Stated broadly, you can generally sail Caribbean, Australian, and Hawaiian itineraries year-round. For the Caribbean, peak season runs December through April. Hurricane season runs June through November (with most storms concentrated in August, September, and October). Australia is also a year-round cruise destination. For Hawaii, while you have year-round options for sailings, only Norwegian Cruise Line offers sailings during the summer. High season for Hawaii runs from late December through April.

Seasonal Options

For Mediterranean itineraries and Alaskan itineraries, the bulk of options will be available in the spring and summer. The Alaskan cruise season runs May to September. High season runs June through August. And while there are some instances of year-round options in the Mediterranean, most sailings run spring through fall. For those families that are constrained by school schedules, all of the foregoing itineraries could be viable options for summer break.

Notable itineraries that are largely unavailable in the summer are the Panama Canal, Central America, and South America. Also, options for Far East Asia and Southeast Asia can be very limited. For the Panama Canal, the season runs October to April. For South America, the season runs November to early May. Most Asian itineraries run November through May.


This post may contain affiliate links that could result in payment of a commission to this website (at no additional cost to you). Visit our Disclosures Page for more information.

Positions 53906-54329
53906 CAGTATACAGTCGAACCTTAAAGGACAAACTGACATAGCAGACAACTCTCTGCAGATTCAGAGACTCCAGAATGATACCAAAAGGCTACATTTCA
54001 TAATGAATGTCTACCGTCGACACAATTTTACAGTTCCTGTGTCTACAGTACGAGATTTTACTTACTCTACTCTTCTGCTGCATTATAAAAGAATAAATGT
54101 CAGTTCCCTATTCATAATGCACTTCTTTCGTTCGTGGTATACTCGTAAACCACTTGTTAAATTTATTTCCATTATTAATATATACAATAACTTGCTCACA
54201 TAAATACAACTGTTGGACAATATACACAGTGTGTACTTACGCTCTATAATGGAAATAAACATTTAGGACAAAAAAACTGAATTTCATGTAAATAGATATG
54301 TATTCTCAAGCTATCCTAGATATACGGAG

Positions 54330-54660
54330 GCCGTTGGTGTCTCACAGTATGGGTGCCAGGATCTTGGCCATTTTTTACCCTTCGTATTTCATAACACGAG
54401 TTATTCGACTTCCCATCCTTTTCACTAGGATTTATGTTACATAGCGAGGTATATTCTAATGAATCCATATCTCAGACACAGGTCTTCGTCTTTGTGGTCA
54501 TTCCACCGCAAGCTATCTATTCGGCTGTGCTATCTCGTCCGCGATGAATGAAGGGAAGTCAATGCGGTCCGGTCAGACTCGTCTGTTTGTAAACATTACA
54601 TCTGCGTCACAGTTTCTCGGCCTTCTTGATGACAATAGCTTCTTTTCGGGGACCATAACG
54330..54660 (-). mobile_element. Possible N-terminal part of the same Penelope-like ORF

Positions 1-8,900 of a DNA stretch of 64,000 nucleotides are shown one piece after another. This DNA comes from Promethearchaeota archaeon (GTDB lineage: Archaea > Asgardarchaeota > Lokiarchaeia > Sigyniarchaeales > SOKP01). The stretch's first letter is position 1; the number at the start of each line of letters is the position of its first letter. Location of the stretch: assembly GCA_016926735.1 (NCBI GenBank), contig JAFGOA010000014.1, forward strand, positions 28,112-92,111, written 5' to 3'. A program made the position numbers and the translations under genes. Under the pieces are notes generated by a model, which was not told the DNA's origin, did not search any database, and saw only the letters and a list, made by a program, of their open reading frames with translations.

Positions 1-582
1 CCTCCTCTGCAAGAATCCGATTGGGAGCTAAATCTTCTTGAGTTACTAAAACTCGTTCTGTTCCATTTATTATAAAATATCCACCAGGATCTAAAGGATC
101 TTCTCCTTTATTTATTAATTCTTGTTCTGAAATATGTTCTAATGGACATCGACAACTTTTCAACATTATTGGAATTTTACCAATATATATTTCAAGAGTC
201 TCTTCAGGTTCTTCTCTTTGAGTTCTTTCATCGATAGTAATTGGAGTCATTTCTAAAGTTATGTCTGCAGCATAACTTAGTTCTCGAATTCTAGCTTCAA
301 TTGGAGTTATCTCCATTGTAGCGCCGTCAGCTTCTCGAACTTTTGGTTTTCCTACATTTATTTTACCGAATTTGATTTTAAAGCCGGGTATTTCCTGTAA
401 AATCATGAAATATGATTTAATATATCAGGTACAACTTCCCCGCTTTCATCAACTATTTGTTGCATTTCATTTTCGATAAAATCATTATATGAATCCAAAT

3. Pick Your Departure Port. 

The cruise lines have established numerous departure ports across the United States. Thus, you have many options from which to choose when you plan a cruise. This can play an important role in budgeting when you plan a cruise. You can gain substantial savings on your cruise vacation by choosing a location close to home that is drivable. Or, choosing a port reached by a cheap flight. Alternatively, you can select a more distant departure city and build a few extra vacation days around it.

Many ports have cruises leaving for the Caribbean, e.g., New Jersey, Baltimore, Galveston, and New Orleans. But if you want to maximize the available options, your best starting point is Florida. Every major cruise line has at least one ship departing from a Florida port.  The five different Florida cruise ports are in Fort Lauderdale-Port Everglades, Jacksonville, Miami, Port Canaveral, and Tampa.



Outside of Florida, the following major ports all host several ships from different cruise lines.  

Along the East Coast:
  • Baltimore, Maryland (Carnival and Royal Caribbean)
  • Bayonne, New Jersey (Royal Caribbean and Celebrity)
  • Boston, Massachusetts (Holland America, Norwegian, Royal Caribbean)
  • New York, New York (Carnival, Crystal, Cunard, Holland America, MSC Cruises, Norwegian, Oceania, Princess, Regent Seven Seas and Silversea)
Along the West Coast:  
  • Los Angeles, California (Carnival, Crystal Cruises, Royal Caribbean, Norwegian, Oceania, Princess, Cunard, Silversea)
  • San Diego, California (Celebrity, Holland America, Disney, Norwegian)
  • San Francisco, California (Cunard, Celebrity, Oceania, Princess, Regent Seven Seas)
  • Seattle, Washington (Carnival, Celebrity, Holland America, Norwegian, Princess, and Royal Caribbean)
Along the Gulf Coast:
  • Galveston, Texas (Carnival, Royal Caribbean, and Disney)
  • New Orleans, Louisiana (Carnival, Norwegian, Royal Caribbean)